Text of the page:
Such a strong passion for new technology might be surprising considering Kreyer remembers a time when Polaroids were considered a state-of-the-art communication in the industry. But now, he works at a laboratory that is less than a quarter-mile from Apple’s headquarters in Cupertino, California, and he loves it.

“Here in Silicon Valley, we relish being on the cutting edge of technology,” Kreyer says. “Working with Panthera gives our dental laboratory that edge. Its extremely knowledgeable designers, combined with Panthera’s amazing technology, enable us to provide implant prosthetic case plans that are unique to a given set of variables.”

If anything, he says, Panthera’s technology and can-do attitude have encouraged Kreyer to become more progressive himself—particularly when it came to the metal occlusal hybrid case.

“The major learning curve only existed on my end,” he says. “I now have arrived at the realization that I am no longer confined to working within that box. The collaboration was seamless and made me realize how we could expand our prosthetic line of products by working with Panthera. The company’s technology will definitely be part of our implant prosthetic curriculum at our Implant Prosthetic Education Center here in Cupertino. After all, it’s about providing optimal implant prosthodontic care for compromised patients. I have always believed we have the responsibility to provide the best we possibly can for our patients,” Kreyer says.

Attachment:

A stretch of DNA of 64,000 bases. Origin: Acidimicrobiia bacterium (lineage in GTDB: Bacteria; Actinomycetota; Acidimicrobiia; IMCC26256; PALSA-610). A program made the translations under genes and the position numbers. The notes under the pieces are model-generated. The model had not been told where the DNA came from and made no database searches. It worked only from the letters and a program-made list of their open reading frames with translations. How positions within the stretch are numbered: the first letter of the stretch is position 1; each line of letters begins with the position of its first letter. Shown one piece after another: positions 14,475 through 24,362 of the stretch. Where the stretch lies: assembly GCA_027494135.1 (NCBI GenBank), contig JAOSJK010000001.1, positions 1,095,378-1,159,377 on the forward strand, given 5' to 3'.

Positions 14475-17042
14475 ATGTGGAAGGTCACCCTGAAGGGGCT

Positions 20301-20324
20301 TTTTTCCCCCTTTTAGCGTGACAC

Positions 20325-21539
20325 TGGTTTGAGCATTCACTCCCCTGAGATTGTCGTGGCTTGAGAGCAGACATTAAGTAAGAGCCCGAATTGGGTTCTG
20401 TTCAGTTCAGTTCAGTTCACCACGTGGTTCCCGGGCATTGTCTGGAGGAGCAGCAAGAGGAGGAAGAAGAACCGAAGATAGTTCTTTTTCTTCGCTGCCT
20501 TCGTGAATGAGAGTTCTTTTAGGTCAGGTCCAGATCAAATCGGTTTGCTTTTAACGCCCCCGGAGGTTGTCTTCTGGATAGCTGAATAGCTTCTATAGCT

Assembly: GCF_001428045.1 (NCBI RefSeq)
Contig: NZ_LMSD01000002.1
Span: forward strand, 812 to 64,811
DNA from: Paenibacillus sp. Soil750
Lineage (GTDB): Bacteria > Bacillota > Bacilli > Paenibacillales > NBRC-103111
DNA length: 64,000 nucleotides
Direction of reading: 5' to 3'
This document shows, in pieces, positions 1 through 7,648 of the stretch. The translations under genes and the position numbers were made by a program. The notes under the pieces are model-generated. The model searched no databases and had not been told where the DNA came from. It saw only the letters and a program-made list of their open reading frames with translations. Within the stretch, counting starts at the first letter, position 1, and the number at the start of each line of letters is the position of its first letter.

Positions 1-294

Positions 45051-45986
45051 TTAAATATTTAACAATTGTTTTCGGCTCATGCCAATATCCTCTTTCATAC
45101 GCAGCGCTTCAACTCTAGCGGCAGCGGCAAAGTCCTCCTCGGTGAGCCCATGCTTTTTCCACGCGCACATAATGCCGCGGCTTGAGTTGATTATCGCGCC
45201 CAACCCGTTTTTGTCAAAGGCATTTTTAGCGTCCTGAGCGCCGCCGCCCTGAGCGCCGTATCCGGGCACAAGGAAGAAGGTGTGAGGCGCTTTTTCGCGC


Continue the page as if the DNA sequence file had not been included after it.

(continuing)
Disclaimer: The preceding material was provided by the manufacturer. The statements and opinions contained therein are solely those of the manufacturer and not of the editors, publisher, or the Editorial Board of Inside Dental Technology.

REBourke Concept bar

The primary bar is designed with a 25-degree angulation to avoid movement on the occlusal axis. The friction between the two structures is what maintains both bars together without any possibility of movement. Two MK-1 attachments are used in the posterior area, giving the patient the same feeling as a fixed restoration. Finally, the secondary bar is designed to have a soft contact with tissues in order to seal the prosthesis.

For more information, contact:

Panthera Dental
P 418-527-0388
W pantheradental.com